• Program partners completed the major planned information-gathering initiatives, including Phase II of the Domestic Substances Inventory Update and information-gathering for the Substance Groupings Initiative. The information gathered is instrumental in informing risk assessment, risk management and other program activities. There is a consensus that more flexible approaches to information-gathering and early engagement with industry have resulted in enhanced quality of the information gathered.
  • Program partners continued to make progress toward assessing the approximately 4,300 existing substances prioritized through categorization. To date, the CMP has assessed approximately 60% of priority existing substances, although the Petroleum Sector Stream Approach has experienced notable delays. In addition, the program was able to consistently manage the assessment of new substances. Approximately 400 to 500 new substance assessments have been completed per year, consistent with targets, and progress has been made toward fulfilling commitments relating to FDA substance and pesticides. The 2011 evaluation of CMP1 identified a need to clarify the program's role with respect to occupational exposure, and the evidence from this evaluation indicates that this is an area of ongoing concern for some stakeholders, suggesting that the issue should be thoroughly examined in a future evaluation.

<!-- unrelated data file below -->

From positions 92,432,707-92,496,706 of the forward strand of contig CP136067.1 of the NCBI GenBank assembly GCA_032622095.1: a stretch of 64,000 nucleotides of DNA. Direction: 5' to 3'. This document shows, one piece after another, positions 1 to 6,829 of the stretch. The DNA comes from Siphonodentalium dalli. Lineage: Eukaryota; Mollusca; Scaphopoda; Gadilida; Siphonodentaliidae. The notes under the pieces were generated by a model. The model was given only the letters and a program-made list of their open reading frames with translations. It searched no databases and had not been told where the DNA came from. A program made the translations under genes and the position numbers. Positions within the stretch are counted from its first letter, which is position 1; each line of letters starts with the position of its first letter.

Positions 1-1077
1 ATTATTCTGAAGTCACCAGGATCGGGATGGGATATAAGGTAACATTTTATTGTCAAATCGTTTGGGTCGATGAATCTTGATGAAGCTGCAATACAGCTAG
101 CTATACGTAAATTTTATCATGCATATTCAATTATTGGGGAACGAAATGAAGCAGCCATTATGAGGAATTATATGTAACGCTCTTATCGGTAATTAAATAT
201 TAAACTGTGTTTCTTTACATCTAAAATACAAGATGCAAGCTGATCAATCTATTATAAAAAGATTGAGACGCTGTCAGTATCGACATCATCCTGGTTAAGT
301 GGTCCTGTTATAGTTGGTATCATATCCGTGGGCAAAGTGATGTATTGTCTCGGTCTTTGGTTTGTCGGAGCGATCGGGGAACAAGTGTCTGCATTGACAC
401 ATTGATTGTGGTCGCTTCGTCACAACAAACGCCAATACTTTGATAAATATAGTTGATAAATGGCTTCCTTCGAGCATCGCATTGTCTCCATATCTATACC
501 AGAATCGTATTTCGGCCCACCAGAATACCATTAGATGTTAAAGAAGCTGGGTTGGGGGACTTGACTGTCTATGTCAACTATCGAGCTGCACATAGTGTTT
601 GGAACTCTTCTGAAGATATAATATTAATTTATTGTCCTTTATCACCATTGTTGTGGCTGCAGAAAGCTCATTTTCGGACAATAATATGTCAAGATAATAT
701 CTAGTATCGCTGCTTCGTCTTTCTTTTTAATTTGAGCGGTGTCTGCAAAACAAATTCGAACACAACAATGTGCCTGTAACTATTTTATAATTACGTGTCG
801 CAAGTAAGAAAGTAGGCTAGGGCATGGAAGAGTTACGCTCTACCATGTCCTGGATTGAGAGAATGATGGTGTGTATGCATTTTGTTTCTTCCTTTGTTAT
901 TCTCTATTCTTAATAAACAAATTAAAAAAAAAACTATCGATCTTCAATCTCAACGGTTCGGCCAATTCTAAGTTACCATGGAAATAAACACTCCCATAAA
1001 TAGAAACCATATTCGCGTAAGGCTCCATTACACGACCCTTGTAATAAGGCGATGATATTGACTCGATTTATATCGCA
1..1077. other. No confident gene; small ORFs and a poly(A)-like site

• Risk management measures were actively developed and implemented for substances deemed CEPA-toxic as a result of risk assessment. To date, risk management measures have been approximately equally split between regulatory and non-regulatory measures. Some stakeholders are concerned about the effectiveness of non-regulatory measures at achieving risk management objectives. Although program partners are currently monitoring the performance of some non-regulatory measures on a risk basis, evidence of the effectiveness of such approaches is limited at this time.
  • Research activities were strengthened through improved research governance, better alignment of research projects with the needs of regulators, and within Health Canada, increased scientific support and improved laboratory infrastructure. A variety of monitoring and surveillance projects, including human biomonitoring, environmental monitoring, and monitoring of chemical substances in food, were undertaken or are ongoing. Results have been shared internally and externally.